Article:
Yisro 5765 “now I know HaShem is greater than any other God/power”

לשכנו תדרשו 

Connecting to the Holy Presence in Our Holy Land

“עתה ידעתי כי גדול ה’ מכל הא-הים”


“And all shall come to serve You, and shall give You a crown of majesty” (Piyut of Yomim Noraim). One of the aspirations of Judaism is to bestow the light of God upon all nations of the world to the farthest reaches, so that all shall acknowledge the mastery and majesty of the King of Kings, HaShem, as Yitro ‘the priest of Midyan’ proclaims, ‘now I know that HaShem is greater than any other power/god’. Part of this aspiration is that, not only should all nations have acknowledgment of HaShem’s mastery, but that this acknowledgment be so pronounced that all nations even conduct their lives according to the teachings of God in regard to the Noahide commandments, which fill the world with good and justice.

These commandments entail the obligation to pursue justice through an organized judicial system, and the prohibition on idolatry, blaspheming, incest, murder, theft, and the consumption of organisms while still alive. Although these are the main commandments, there are also some more laws of lesser status incumbent on all nations, such as the prohibition to graft different species of trees and breed different species of animals. We also learn that there are certain nations that in addition to these commandments were also commanded to circumcise their males, these being the descendants of Ketura, born to Avraham after being commanded on circumcision, who are considered today to be mingled with the offspring of Yishmael, thereby rendering them all under the obligation to commit circumcision on the 8th day. Although the aspiration is that all nations of the world commit the Noahide laws, Torah teaches us that in the Holy Land in particular there is especially high sensitivity to the commitment of these laws. This sensitivity is such to an extent that only one who takes on these Noahide laws in this manner can be granted citizenship to stay as a permanent dweller in the Land, a status called ‘ger toshav’, the ‘residential convert’ (to be differentiated from a full convert to Judaism).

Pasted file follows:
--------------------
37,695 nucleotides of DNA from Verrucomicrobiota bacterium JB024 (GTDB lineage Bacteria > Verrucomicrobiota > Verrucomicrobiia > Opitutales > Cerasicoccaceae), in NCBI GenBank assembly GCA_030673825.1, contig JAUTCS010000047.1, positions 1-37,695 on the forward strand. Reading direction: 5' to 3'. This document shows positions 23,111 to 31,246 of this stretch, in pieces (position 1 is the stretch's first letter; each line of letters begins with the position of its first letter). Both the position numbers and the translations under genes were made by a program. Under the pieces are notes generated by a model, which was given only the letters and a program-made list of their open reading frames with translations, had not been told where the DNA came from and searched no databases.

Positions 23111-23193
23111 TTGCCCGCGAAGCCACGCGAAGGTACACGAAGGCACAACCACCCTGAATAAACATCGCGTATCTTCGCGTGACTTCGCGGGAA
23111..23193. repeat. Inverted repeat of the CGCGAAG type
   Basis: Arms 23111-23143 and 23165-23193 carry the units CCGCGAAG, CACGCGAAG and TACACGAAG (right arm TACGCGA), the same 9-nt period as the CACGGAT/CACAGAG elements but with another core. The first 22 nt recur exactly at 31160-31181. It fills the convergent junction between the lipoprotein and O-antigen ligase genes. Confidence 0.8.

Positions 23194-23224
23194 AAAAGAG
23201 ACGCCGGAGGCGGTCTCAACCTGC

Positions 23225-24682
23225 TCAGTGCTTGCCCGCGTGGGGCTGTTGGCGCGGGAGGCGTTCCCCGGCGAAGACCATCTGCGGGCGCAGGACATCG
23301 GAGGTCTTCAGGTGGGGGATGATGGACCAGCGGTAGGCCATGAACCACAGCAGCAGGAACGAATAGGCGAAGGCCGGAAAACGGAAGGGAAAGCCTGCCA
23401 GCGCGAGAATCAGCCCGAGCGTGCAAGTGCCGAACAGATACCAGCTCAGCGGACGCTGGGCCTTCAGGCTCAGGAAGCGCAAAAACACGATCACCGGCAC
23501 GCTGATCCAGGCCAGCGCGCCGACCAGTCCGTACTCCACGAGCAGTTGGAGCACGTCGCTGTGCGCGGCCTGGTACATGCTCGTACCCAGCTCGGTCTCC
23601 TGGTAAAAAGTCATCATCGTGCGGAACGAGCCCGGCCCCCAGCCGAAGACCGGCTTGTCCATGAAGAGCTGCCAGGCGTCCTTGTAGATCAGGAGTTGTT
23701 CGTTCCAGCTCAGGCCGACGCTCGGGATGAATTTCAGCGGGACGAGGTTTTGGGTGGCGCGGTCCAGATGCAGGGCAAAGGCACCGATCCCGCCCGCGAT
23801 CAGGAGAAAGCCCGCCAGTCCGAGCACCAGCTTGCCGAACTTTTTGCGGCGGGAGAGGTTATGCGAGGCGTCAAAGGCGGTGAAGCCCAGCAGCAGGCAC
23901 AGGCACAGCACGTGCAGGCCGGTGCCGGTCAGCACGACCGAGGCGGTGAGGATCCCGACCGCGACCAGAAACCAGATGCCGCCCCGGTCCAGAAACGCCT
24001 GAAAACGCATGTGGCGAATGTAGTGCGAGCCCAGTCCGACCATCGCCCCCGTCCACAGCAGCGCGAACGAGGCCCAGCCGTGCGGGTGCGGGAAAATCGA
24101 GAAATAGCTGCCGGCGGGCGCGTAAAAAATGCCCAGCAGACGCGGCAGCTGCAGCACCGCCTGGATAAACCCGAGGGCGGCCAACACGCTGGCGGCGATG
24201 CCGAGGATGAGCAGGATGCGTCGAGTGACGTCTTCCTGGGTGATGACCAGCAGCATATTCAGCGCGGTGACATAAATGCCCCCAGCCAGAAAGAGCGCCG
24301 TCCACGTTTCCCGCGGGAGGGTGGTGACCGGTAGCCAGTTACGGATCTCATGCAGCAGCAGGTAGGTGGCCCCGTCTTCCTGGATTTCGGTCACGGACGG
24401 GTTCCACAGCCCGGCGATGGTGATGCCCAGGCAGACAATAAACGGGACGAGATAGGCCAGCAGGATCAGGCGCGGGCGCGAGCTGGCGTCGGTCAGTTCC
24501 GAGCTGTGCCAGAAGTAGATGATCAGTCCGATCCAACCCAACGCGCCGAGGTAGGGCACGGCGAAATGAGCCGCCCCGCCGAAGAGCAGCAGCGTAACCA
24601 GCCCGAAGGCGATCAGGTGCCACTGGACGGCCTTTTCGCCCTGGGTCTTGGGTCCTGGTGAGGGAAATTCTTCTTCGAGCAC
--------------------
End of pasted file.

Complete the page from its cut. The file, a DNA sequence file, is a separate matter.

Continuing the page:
Hebron, as the burial place of both primordial Man, Adam, and of the Patriarchs of the Jewish People reminds us, the Jewish People, of our responsibility to enlighten the entire world, the descendants of Adam, with the light of God, to such an extent that we shall indeed be called by all, as the words of the prophet: ‘a light upon the nations’ (Isaiah 49, 6).




Real Stories from the Holy Land #106:

“Once my wife needed to fly to India, so I drove her to the airport. However, on the way my car broke down, and my wife was in danger of missing her flight. As I prayed to be helped, just then a car stopped for us which just ‘happened’ to be driving to the airport. After my wife left on that ride I was left to handle with the car in the heat of summer, and I became very thirsty. Just then, a truck randomly stopped, and offered me refreshing water.”


Sources: Rambam Mlachim vemilhamot ch. 9-10


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